However, freestanding walk-in humidors can be quite expensive as all the work has been done for you. While still very large, a freestanding walk-in humidor will be far smaller than if you convert a room. If you are willing to put in more work, you’ll benefit from a greater surface area at less cost.
Finally, a freestanding walk-in humidor offers less insulation than a converted room as it has thinner walls. Unless it’s placed in a permanently air-conditioned room, you may face temperature issues if you live in a hot climate.
Partial Room Conversion Walk-In Humidor
James L Fox Walk-In Humidor
A compromise between the options above and below, a partial walk-in humidor is ideal if you have a spacious room where a section of it can be used for cigar storage.
A partial room walk-in humidor can occupy a corner like a freestanding humidor. Alternatively, you can simply divide a room in two with a single wall and door.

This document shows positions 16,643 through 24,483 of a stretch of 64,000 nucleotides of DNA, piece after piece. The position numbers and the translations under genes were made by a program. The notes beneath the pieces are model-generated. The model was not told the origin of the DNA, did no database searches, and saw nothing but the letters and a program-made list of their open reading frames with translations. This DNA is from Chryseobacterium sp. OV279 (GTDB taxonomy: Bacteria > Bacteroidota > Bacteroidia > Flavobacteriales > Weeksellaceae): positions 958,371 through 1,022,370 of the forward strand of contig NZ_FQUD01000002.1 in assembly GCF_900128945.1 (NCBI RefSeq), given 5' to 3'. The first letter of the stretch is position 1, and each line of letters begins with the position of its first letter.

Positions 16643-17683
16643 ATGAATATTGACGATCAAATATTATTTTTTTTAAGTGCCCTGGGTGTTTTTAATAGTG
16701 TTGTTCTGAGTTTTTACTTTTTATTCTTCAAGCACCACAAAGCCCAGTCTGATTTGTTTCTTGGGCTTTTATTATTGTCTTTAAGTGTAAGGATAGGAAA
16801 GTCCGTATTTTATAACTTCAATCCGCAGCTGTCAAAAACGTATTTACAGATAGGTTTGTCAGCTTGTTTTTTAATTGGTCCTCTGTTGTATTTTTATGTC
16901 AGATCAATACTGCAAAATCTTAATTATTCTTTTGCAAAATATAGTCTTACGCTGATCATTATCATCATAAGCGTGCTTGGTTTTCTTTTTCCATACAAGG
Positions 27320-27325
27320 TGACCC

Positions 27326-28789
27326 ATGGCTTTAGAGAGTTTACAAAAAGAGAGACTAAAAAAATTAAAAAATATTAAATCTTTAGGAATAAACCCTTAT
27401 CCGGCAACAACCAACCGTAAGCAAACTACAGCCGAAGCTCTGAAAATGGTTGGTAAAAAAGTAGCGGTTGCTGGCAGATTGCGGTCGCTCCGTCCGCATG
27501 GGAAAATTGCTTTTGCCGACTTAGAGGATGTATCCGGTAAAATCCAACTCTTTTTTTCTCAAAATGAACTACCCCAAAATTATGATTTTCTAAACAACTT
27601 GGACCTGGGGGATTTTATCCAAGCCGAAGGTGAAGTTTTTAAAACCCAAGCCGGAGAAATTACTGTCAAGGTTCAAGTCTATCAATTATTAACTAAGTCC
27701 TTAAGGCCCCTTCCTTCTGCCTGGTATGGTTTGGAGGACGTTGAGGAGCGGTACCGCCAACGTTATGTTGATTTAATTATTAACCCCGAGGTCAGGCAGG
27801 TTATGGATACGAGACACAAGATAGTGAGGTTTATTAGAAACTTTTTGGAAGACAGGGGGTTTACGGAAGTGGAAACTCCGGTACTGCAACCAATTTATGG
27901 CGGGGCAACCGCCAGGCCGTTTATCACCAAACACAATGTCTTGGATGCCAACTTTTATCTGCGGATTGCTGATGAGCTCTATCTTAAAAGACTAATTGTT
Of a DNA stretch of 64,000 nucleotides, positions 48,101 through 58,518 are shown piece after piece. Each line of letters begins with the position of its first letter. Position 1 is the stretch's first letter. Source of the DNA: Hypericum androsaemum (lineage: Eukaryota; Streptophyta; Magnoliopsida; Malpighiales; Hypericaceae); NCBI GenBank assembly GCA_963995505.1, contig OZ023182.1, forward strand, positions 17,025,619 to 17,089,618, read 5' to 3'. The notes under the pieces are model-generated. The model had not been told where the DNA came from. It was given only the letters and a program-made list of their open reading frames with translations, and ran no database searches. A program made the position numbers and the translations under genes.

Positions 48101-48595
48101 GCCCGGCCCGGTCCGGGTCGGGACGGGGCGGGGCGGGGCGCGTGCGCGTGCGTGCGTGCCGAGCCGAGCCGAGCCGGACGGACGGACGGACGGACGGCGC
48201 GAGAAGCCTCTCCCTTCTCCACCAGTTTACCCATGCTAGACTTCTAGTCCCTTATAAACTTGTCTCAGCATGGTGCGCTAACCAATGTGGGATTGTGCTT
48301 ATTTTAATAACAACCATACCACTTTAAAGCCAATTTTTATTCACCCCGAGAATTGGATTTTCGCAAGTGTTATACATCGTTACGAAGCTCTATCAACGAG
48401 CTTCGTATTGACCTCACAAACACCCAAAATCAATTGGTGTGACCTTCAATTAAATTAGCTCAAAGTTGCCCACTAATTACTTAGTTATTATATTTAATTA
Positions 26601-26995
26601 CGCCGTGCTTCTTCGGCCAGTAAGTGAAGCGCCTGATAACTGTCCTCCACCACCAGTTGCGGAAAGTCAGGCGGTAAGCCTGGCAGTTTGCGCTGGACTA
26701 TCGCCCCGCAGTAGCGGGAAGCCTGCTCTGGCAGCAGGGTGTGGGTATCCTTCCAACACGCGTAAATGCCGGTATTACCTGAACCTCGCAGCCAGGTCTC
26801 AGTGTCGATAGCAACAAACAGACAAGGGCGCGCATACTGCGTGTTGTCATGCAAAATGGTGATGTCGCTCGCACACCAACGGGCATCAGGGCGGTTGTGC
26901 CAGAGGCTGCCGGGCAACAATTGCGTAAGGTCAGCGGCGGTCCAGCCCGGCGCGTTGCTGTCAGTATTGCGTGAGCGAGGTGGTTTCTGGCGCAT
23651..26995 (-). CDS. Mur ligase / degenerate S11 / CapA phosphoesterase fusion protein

This type of walk-in humidor is simpler in the sense that it uses the room’s shape and doesn’t require you to make a ceiling. However, it presents a challenge in that you’ll need to make a solid wall and a door.
The job itself isn’t unlike dividing a room into two. Anyone who’s made a walk-in wardrobe, an en-suite bathroom or even a recording studio will be familiar with the general requirements.
Depending on the length of the wall that needs building, it could be relatively easy or very difficult. If you’re capable with DIY, it could be an entertaining project.
Full Room Conversion Walk-In Humidor
Building a freestanding or partial room walk-in humidor isn’t unlike making a wardrobe. In short, you’re basically building a room within a room. However, a full room walk-in humidor is arguably quite different.
If you have a spare room that you’d like to convert into a giant humidor, it’s relatively simple to do in principle. While you won’t be building any walls, the job will consist of mostly sealing and lining existing ones.
A full room conversion can range from transforming a small closet space to even an unused bedroom. Some cigar collectors may choose to overhaul an entire room in the basement so that it can store cigars.